By Kelly Weinersmith
Photos by Christina Anaya and Kelly Weinersmith
The American Society of Parasitologists (ASP) held our 94th Annual Meeting in Rochester, MN on July 11-14th. (For a funny and brief overview of the meeting, check out Resolutions from the 94th Annual Meeting of the American Society of Parasitologists.)
The meeting kicked off with two free Clinical Parasitology Wet Lab Workshops organized by Dr. Bobbi Pritt (who also runs the Creepy Dreadful Wonderful Parasites blog). Participants who were new to parasitology got to see some amazing specimens for the first time, and those of us who have been at it for longer were thrilled at the chance to see some parasite “old friends”. (I haven’t seen Echinococcus in a lab in ages!) We reveled in live leeches, mosquito larvae, ticks, and a filarial worm (!), as well as preserved specimens including lice, Plasmodium falciparum, and Giardia. There was also a demonstration on how to make thick and thin blood smears, which are harder to make than they look!
The next day we rose bright and early to enjoy Dr. John Hawdon’s President’s Symposium entitled “Entomopathogenic Nematodes: Parasitism in Three Acts”. These nematodes are symbiotic with bacteria, and together they infect and kill insect hosts. Drs. Heidi Goodrich-Blair, Ioannis Eleftherianos, and Adler Dillman kept us entertained with talks about the symbiotic relationships between nematodes and bacteria, the use of fruit flies to understand the insect immune response to entomopathogenic nematodes, and how nematodes also cause pathology in insect hosts (pathology is typically attributed to the bacteria). The stop-motion animation of the entomopathogenic nematode life cycle created by Adler was particularly memorable, as was the video he shared of thousands of nematodes streaming from their dead insect host.
This year’s ASP Students’ Symposium was organized by ASP’s Student Representative, Christina Anaya. This year’s topic was “Preparing for and Navigating Your Parasitology Future”. Talks were given by Christina Anaya, Susan Perkins, Bobbi Pritt, Blaine Mathison, and me (Kelly Weinersmith). There were some surprising common themes that arose during the talks. In particular, nearly everyone on stage left a grad program at some point, and all of us took fairly tortuous paths on our journeys to becoming parasitologists.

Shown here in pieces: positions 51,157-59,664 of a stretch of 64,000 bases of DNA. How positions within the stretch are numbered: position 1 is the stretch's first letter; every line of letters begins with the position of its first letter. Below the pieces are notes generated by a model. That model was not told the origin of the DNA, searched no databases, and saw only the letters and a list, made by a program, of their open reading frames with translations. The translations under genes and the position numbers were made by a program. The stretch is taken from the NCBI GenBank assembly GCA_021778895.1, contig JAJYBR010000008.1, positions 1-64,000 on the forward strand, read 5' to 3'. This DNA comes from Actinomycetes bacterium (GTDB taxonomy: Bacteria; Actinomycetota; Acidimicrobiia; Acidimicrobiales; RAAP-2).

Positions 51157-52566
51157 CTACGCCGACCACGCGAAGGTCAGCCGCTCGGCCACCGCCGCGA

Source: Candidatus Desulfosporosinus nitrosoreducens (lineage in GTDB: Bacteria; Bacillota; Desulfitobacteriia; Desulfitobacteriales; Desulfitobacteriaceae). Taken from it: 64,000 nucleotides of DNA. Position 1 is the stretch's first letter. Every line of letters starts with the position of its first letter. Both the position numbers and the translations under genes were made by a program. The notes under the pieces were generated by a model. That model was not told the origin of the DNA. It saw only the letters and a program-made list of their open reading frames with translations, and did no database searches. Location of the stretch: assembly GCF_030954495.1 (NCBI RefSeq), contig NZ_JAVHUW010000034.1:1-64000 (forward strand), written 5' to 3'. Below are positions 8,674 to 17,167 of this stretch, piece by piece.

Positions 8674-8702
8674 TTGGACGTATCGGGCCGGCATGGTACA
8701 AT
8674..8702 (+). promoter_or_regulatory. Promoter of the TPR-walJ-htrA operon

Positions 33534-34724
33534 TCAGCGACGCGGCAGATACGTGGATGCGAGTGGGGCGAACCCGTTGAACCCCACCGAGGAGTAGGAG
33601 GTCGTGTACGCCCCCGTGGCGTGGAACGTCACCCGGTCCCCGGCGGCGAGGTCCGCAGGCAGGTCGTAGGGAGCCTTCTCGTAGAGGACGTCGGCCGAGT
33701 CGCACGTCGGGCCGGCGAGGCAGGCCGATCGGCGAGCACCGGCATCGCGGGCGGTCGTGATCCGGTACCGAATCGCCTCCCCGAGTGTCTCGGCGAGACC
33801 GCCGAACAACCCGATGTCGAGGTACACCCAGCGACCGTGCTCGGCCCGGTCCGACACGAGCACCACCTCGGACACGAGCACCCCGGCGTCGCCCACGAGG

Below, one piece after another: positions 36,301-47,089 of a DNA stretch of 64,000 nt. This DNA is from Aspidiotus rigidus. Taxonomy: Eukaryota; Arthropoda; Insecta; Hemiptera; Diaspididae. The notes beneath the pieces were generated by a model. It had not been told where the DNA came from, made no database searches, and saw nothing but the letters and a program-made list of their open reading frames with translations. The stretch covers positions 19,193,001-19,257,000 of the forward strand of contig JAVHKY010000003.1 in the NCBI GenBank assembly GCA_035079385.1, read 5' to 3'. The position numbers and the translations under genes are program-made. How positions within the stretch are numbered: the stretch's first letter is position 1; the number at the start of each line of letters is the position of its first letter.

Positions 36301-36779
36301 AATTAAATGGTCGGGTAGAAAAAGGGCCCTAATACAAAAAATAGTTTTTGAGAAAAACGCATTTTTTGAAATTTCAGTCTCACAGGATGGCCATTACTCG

Christina Anaya was an unstoppable force this year. In addition to organizing the Students’ Symposium, Christina oversaw the Vortex (a speed-meet event where students have an opportunity to ask various professors questions over the course of an hour), started the “Meal with a Mentor” program (where mentors volunteer to meet with students over a meal, and then students sign up to pick the mentor they’d like to chat with), and the “Palettes and Parasites” competition (where ASP members submit their artwork, and folks vote for their favorite piece during the poster session). There were some amazing SEMs on display and some inspired parasite-themed artwork this year. The winner was Staci Dreyer, for her cross-stitched her work entitled: “Parasites, Vectors, and Microbes, Oh My!"
The 29th Annual ASP Student Auction was a huge success, raising over $10,000! This money will go towards Marc Dresden Student Travel Grants, to support students attending future meetings. We were also extremely thankful for the $5,000 donation from Dr. William Campbell, who sold a commissioned painting and requested that the funds be donated for ASP Student Travel Grants! Thanks so much to everyone who donated to or purchased items from the auction, and thanks to Dr. Campbell for his continued support of ASP students. And many, many thanks to Lee Couch and Kelly Sapp – who have served ASP as our auction organizers for over 10 years, and are stepping down this year. We all have great memories from the auctions they've organized, and many students have received support to attend our meetings due to their hard work.
John Hawdon’s Presidential Address was called “Hookworm and the ASP: A Presidential Perspective”. Many of ASP’s early Presidents (including Stiles, Cort, Hall, Chandler, Stoll, and Schad) studied hookworms and their implications for human health, and, as John told us, “It’s fair to say hookworm courses through the guts of our society”. (I’ll note that we all voraciously enjoyed our lunches after hearing this analogy, which tells you something about the kinds of people who attend ASP meetings.)
This year’s Stoll Stunkard Lecture was presented by Dr. Andre Buret, who discussed his research exploring how infection with enteropathogens can alter the microbiome and trigger downstream conditions like inflammatory bowel disease. Dr. Jayne Raper then presented the R. Barclay McGee Lecture, and told us about her work to understand the arms race between trypanosomes and their hosts, and her ambitious efforts to make a transgenic cow capable of resisting trypanosomes in Africa.